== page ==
A brand new RAV4 doesn’t ask a lot for the value you receive, with a good list of optional equipment, and features you can’t select (build quality, reputation, resale value). Used, it’s an even better value. Just be aware that Toyotas in general have a high resale value. This can work in your favor if you don’t plan on keeping this ride forever, a high resale value helps get you cash for your next ride. With that said, in Carvana’s inventory there are two noticeable values for price per dollar.
Below $20,000 – RAV4 XLE
XLE offers a lot for the money, with a large pile of standard features and even more options. Since it’s not the super high-end trim, it doesn’t carry its prestige to the price tag, meaning lots of features for the dollar. This price point offers dozens of XLE trim vehicles a few years old and with only 20,000 to 40,000 miles.
$20,001 to $25,000 – RAV Limited
The Limited makes an impressive package, but asks mid-$30,000 when new. A far better value can be found in Carvana’s inventory, where three or four-year old Limited trims can be found for under $25,000. This model averages 30,000 to 50,000 miles, which is barely broken in for this vehicle.
You don’t want to spend your extra income from your side hustle feeding your vehicle, so it’s important to get at least average fuel economy. Fortunately the RAV4 can help you out there with better than average fuel economy.
The 2.5-liter and eight-speed is the only choice when not getting the hybrid, and in FWD form, the EPA says you’ll see 26 MPG city, and 35 highway. Select AWD and the city numbers stay the same, but highway falls to a still-respectable 30 MPG. You should get the hybrid for its power, e-AWD, and the impressive 41 MPG city, 38 highway numbers. That’s incredible gas mileage for a crossover, and slightly ahead of most competitors. Even the sleek and modern Camry scores 29 MPG city, 41 highway, so to have additional ground clearance and cargo room while not losing money filling up is an impressive engineering feat. The 14.5 gallon fuel tank only needs cheapo regular unleaded. That means a theoretical range of 507 miles for FWD, and 478 miles with AWD. Real world driving range for the hybrid is over 550 miles, meaning you’ll need a break before it does.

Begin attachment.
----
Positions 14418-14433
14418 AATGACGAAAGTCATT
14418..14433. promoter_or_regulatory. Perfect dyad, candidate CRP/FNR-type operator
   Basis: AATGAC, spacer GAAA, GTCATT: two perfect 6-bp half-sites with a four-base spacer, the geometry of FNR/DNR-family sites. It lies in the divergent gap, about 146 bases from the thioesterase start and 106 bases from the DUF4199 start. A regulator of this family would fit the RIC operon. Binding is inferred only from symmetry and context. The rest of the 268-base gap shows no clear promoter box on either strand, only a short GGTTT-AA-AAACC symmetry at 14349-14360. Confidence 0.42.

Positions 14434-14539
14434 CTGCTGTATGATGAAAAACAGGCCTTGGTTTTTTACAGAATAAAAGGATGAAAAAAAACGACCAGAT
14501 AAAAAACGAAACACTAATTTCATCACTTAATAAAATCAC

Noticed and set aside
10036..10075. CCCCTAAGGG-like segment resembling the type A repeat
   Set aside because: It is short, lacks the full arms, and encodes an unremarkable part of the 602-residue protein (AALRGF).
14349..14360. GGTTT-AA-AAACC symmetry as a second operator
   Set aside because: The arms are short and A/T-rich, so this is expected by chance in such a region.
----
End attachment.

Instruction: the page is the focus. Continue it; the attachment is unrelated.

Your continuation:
The IIHS reported the RAV4 earned their coveted Top Safety Pick+ award when equipped with the right headlights. The compact scored the highest Good rating in all six crash categories, and for ease of use of the child seat anchors. The crash avoidance and mitigation score also earned a Good rating, due to standard Toyota Safety Sense. At 12 MPH and 25 MPH, the RAV4 automatically prevented collisions. The Adaptive Front Headlight System package offers high-beam assist and curve-adaptive for seeing around corners. Other headlight packages only offer high-beam assist, receiving the lower rating of Marginal for limited light in left turns.
RAV4 earned an overall five-star rating from the NHTSA. The front driver’s side impact and rollover prevention system rated four stars, but all other collisions rated five stars.
Europe’s NCAP test is a little different, but also turned in good grades with a five-star score. The NCAP focuses on front impact, side impact, whiplash, child protection, pedestrian protection, and active safety features. The notes from their tests said “Dummy readings indicated good protection of critical body areas for both the driver and rear passenger.” A side impact airbag failed to deploy on one test, but this likely isn’t common, and the dummy reported non-life-threatening injuries. Like the IIHS report, the RAV4 automatically prevented a crash in their 3 tests, earning a perfect score for active safety features.